Now the Political Compass.

A third model is that of science fiction author and Ph.D. in Political Science Jerry Pournelle.  In his dissertation, he came up with his own axes for what is now called the Pournelle chart--rational vs. irrational and acceptance or rejection of government authority.  The rational vs. irrational dimension was basically a conservative vs. liberal dimension, with the conservatives being exactly as you described them, but also irrational.  The liberals were the rational ones, as they were trying to do what you described the reformers doing by imposing an ideological model.  Remember that Pournelle considers himself to be a conservative, so being irrational is not a bad thing to him, nor is being rational necessarily a good thing.  The attitudes toward government would separate out the two authoritarian types (Communist and Fascist) from the two anarchist types (Libertarians and Anarchists) on opposite sides of the chart, with most political philosophies participating in democratic politics in the center of the chart.

This should look familiar, as I've used it several times here, most recently in The Archdruid on Objectivism as civil antireligion.

All of those are theoretical constructs.  There is another model that has the advantage of being derived empirically, DW-Nominate, which Voteview computes. That one takes the votes of U.S. Representatives and Senators and determines the independent axes that best describe their votes.  Ever since the beginning of the Republic, there has been a Left-Right axis, with votes on the left being in favor of redistributive policies and those on the right being against redistributive policies.  The second axis has changed over time.  For most of U.S. history, it was about race relations, which supports your point about racism being independent of left and right.  Since the 1970s, that version of the second dimension has collapsed into the first axis, with race-related issues also become economically redistributionist issues.  That would also explain the current state of thinking about left vs. right and racism; now they are correlated.  The second dimension is now about insider vs. outsider with the insiders in favor of the U.S. as an imperial power with all of the military, intelligence, and policing apparatus that entails, while the outsiders are questioning the idea of empire and think that the costs, both financial and social, are too much.  That’s what united Ron Paul and Bernie Sanders, the most Right Representative and the most Left Senator, until Paul’s retirement last year.

That graph doesn't have the advantage of distinguishing Fascists, as there aren't any in Congress, but it will separate the libertarians from other Republicans and the populists from the Establishment Democrats.  Based on what you wrote about advocating the abandoned center, maybe what DW-Nominate sees as the second dimension is starting to pick that up.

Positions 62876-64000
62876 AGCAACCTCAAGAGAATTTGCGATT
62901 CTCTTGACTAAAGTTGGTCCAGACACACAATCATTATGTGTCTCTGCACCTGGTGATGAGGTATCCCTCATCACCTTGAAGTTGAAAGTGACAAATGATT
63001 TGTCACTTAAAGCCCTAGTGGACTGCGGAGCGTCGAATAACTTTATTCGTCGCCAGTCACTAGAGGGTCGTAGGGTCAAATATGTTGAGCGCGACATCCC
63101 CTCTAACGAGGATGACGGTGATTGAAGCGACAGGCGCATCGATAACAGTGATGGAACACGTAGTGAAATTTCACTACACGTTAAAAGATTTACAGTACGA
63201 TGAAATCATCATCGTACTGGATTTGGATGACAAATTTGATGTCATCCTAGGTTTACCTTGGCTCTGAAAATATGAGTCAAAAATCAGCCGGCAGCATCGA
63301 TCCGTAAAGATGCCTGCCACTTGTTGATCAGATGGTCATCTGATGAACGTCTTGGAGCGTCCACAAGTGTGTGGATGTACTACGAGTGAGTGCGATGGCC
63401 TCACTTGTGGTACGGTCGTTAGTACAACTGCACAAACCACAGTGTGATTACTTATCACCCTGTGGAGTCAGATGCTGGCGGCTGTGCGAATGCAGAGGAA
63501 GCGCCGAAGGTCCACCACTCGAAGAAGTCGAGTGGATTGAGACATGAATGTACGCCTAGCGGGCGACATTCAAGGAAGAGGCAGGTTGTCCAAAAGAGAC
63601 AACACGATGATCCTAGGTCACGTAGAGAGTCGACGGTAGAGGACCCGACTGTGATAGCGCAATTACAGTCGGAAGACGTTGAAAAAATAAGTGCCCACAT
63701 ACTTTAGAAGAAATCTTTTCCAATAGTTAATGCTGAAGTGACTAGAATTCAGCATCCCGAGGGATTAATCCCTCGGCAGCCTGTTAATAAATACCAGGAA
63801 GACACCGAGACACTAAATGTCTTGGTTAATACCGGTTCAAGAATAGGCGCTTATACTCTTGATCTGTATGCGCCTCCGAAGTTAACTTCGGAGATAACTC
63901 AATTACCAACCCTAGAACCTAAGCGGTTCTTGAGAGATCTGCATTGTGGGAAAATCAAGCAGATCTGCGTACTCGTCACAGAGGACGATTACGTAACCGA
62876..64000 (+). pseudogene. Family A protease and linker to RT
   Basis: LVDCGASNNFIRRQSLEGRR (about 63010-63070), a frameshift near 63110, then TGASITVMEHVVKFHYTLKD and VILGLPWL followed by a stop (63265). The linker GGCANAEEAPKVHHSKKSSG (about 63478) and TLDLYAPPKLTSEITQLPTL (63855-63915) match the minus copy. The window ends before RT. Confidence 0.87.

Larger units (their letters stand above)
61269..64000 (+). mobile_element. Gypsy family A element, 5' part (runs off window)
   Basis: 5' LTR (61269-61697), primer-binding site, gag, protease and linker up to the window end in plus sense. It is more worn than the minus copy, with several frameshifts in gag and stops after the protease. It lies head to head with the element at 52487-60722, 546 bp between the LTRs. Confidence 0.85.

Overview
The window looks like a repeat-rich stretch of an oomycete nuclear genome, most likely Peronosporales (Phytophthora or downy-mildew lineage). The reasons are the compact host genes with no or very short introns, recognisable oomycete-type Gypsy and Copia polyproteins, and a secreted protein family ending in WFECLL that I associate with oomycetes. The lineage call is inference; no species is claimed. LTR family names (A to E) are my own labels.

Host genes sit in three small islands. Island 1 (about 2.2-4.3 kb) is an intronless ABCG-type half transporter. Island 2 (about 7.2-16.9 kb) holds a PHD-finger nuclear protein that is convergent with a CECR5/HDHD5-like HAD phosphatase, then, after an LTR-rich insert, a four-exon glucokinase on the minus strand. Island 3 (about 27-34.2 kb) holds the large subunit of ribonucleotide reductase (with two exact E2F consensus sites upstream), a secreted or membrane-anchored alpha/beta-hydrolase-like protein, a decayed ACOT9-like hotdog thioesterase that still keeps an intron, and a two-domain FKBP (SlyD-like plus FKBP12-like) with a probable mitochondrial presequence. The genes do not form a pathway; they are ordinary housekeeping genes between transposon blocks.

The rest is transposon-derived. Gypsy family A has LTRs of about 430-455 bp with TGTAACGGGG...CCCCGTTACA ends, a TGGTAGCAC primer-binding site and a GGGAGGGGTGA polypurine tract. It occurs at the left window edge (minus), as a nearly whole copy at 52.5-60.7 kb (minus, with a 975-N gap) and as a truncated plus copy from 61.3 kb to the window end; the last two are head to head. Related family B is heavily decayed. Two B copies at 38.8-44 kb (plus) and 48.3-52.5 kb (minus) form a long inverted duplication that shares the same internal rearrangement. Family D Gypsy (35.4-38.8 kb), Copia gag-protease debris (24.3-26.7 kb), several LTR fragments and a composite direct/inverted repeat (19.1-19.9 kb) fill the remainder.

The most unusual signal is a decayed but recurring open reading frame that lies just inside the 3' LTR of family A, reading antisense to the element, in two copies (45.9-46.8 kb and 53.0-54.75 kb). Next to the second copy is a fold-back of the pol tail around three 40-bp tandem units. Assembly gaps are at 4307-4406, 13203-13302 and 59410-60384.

I'll have more to say about the second dimenstion of DW-Nominate later.  Right now, I'll concentrate on Greer's reaction.
Pinku-Sensei, what all those schemes leave out, to my mind, is the dimension I discussed in last week's post -- which class has its interests catered to? -- which can't be tracked by any simple linear scale or set of scales, since in any society there are a good many classes with their own distinct agendas. I may have to brood on that and propose my own scheme one of these days.
This was when I should have brought up the scheme of Michael Lind, who explicitly used class interests.  Unfortunately, I pooped out.  Fortunately, Greer's other readers stepped in, beginning with cafesneinton.
That would be interesting to hear...
My perspective comes from study of plato. He looks at classes of society
when classifying regimes. From rule by philosophers to fighters, the rich, the masses to the tyrants...I think it might be possible to site these under two dimensions
Brian Cady responded to both of us.
Thanks for the essay, JMG. Pinku-Sensei, thanks for the link to DW-Nominate; fascinating idea, wish I could get the movie to work.
    JMG the breadth of your analysis reminds me of Hazel Henderson, who's a bit more optimistic, Lewis Mumford, who interspersed the last stuff I read of his with so many literary references I hadn't read that I was befuddled, and Norbert Weiner, who, as I remember it, claimed science is aided by a little monotheism, but hindered by beliefs in actively intelligent evil. Thus the power of science is lost to the paranoid persecutors. Somehow I'm not consoled much. Wonderfully disturbing article JMG
Brian couldn't get the video to embed (that works in Wordpress comments, but not Blogspot comments), but I can.  Here is Ideology and Congress, 1789-Present.  Enjoy!


  1. Heya Crazy/Neon -- just a generalised comment to give you kudos for the blog and your intelligent observations on Jim Kunstler's website. I used to rattle on a bit there because at the time, I was working a lot of midnight shifts on a hospital psychiatric ward in Vancouver, B.C. so I'd be on the computer at the moment CFN came up over the wires. I'd only post something if I could be amongst the first 10 or 20 comments, though, because it quickly devolved into idiocy with Vlad-Janos and the other obsessive, xenophobic fuckwits. And after Kunstler revamped his commenting system, he sent me several e-mails chastising me for my sarcastic neologisms and threatening to ban me. He's a prickly stickler for language, that guy. While I respect his intellect, have read "Long Emergency" (and given copies of it to several people, including my daughter, who unfortunately have not read it) and listened to a lot of his podcasts, I don't need to be slapped down for my non-obscene wordplay. So screw commenting there, as far as I'm concerned.